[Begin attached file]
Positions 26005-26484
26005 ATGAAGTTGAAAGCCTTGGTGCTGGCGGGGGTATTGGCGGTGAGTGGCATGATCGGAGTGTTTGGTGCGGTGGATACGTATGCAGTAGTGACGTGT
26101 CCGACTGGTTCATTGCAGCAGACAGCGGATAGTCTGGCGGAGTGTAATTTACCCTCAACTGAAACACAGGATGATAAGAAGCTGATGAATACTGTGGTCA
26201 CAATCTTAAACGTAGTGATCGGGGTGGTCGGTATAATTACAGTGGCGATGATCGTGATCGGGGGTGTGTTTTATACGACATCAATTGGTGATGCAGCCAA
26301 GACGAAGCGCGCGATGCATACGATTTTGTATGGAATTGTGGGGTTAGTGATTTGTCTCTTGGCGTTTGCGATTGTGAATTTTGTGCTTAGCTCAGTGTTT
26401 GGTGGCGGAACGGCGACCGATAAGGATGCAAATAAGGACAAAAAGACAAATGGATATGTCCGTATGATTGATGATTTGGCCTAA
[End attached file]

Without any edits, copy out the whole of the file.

Positions 26005-26484
26005 ATGAAGTTGAAAGCCTTGGTGCTGGCGGGGGTATTGGCGGTGAGTGGCATGATCGGAGTGTTTGGTGCGGTGGATACGTATGCAGTAGTGACGTGT
26101 CCGACTGGTTCATTGCAGCAGACAGCGGATAGTCTGGCGGAGTGTAATTTACCCTCAACTGAAACACAGGATGATAAGAAGCTGATGAATACTGTGGTCA
26201 CAATCTTAAACGTAGTGATCGGGGTGGTCGGTATAATTACAGTGGCGATGATCGTGATCGGGGGTGTGTTTTATACGACATCAATTGGTGATGCAGCCAA
26301 GACGAAGCGCGCGATGCATACGATTTTGTATGGAATTGTGGGGTTAGTGATTTGTCTCTTGGCGTTTGCGATTGTGAATTTTGTGCTTAGCTCAGTGTTT
26401 GGTGGCGGAACGGCGACCGATAAGGATGCAAATAAGGACAAAAAGACAAATGGATATGTCCGTATGATTGATGATTTGGCCTAA